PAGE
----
Evidence for metamorphic and igneous charnockites in the Southern Marginal Zone of the Limpopo Belt

F. Bohlender, D. D. van Reenen, J. M. Barton

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62 Citations (Scopus)


Metamorphic and igneous charnoenderbite and enderbite can be distinguished on the basis of field relations and bulk rock geochemistry in the Southern Marginal Zone of the Limpopo Belt. Termed here metamorphic charnockite and igneous charnockite respectively, both varieties are petrographically similar. They are massive, homogeneous rocks which formed after the D1, fabric forming event associated with the Limpopo Orogeny and they at least experienced the entire retrograde portion of that Orogeny. The metamorphic charnockite probably developed first during peak metamorphism (M1) and is often closely associated with a banded, orthopyroxene-bearing quartzo-feldspathic gneiss (the Baviaanskloof Gneiss). The metamorphic charnockite-Baviaanskloof Gneiss relations in the field are those of quiescent obliteration of foliation, and the charnockite is often characterized by the presence of relict banding. The chemical composition of the metamorphic charnockite is identical with that of the associated Baviaanskloof Gneiss. The igneous charnockite, locally retaining igneous textures, is characterized by intrusive relationships with the Baviaanskloof Gneiss and in most cases by chemical compositions that are distinct from those of the older unit. Available geochronological data indicate that the metamorphic charnockite, or its protolith, formed at or after ∼ 2715 Ma ago, significantly before emplacement of the igneous charnockite of the Matok Complex at ∼ 2671 Ma. Emplacement of igneous charnoenderbite and enderbite in the rest of the Southern Marginal Zone and in the Matok Complex was not synchronous but occurred respectively during and after peak metamorphism (M1). Metamorphic charnockite with preserved relict banding probably formed by in situ biotite dehydration to orthopyroxene in the presence of a fluid phase with locally different activity of CO2. H2O dilution through extraction of a granitic melt is considered to be unfeasable because of similar bulk chemistry. The igneous charnockite crystallized from calc-alkaline magmas derived by partial melting of lower crustal rocks, similar to some phases of the Baviaanskloof Gneiss.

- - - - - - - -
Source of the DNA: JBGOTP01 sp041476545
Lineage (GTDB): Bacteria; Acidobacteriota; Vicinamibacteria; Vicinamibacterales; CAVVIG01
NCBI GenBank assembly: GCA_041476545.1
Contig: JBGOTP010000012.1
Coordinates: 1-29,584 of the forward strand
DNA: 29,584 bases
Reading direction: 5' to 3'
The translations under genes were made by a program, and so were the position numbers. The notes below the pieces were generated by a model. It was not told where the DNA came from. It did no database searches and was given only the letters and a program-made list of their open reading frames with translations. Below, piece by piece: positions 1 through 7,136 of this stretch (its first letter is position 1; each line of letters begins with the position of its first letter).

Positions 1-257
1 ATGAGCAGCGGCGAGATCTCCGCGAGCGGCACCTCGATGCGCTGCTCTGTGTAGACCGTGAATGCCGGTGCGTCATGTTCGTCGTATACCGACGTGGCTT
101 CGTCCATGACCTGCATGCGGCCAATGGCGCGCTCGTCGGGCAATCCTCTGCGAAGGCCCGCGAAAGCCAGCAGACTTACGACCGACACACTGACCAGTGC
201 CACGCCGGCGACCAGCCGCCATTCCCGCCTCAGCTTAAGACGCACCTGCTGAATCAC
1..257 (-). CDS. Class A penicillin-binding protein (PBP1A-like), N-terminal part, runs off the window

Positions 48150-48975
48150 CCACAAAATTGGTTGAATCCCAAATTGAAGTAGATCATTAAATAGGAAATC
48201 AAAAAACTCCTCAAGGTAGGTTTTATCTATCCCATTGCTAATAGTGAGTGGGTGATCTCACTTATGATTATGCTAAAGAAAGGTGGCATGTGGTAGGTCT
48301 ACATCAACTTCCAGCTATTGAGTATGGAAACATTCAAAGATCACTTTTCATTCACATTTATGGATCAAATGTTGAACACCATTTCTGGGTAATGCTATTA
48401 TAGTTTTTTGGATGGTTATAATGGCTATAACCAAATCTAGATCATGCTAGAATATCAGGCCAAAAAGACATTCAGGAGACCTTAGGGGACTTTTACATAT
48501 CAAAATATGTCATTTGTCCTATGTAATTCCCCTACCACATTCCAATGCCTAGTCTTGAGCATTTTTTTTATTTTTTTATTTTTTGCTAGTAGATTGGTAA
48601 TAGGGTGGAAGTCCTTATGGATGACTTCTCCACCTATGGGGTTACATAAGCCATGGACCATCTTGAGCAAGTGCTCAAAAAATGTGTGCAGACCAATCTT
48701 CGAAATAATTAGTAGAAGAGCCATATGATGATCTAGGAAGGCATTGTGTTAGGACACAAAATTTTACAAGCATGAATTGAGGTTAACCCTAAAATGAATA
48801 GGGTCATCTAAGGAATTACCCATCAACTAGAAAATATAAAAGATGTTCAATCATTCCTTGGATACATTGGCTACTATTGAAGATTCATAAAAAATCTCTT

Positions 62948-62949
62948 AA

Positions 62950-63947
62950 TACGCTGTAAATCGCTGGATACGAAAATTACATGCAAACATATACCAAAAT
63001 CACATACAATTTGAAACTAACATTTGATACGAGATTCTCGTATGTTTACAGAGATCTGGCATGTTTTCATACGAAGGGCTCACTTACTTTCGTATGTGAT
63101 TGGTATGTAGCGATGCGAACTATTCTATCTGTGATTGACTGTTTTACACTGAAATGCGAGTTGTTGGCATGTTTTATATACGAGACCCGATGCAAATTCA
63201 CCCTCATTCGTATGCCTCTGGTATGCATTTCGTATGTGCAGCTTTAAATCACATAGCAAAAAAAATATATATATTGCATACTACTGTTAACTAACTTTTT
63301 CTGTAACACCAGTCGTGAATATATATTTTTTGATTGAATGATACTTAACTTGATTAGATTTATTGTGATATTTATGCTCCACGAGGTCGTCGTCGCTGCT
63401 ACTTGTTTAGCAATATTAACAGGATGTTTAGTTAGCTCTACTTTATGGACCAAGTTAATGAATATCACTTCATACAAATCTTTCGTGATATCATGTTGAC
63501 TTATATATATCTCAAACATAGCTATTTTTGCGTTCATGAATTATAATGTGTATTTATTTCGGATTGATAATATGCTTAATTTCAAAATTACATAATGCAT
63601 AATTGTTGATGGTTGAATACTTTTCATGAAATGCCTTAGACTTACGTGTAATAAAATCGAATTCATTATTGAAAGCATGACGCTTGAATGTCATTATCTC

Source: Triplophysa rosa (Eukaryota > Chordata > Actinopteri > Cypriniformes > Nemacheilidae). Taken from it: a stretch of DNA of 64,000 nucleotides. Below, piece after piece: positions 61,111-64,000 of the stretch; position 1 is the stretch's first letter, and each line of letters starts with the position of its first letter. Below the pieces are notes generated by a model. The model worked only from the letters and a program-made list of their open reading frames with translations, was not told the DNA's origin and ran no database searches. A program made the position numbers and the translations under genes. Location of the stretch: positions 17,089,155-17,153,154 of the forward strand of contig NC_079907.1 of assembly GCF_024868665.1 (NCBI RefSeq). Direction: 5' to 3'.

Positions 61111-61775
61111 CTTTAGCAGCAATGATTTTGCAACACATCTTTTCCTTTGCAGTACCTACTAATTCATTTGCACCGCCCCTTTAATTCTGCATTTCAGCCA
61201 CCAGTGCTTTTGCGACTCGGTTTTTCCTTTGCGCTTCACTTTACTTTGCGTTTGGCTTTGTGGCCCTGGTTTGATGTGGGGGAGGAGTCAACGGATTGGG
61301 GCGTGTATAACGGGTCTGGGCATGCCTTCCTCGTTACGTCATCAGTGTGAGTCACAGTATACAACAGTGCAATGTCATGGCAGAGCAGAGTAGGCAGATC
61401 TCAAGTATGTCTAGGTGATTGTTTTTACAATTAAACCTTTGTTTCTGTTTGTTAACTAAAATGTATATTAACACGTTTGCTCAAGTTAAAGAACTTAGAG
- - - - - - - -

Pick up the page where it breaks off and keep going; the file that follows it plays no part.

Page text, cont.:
Original languageEnglish
Pages (from-to)429-449
Number of pages21
JournalPrecambrian Research
Issue number1-4
Publication statusPublished - Mar 1992

ASJC Scopus subject areas

  • Geology
  • Geochemistry and Petrology


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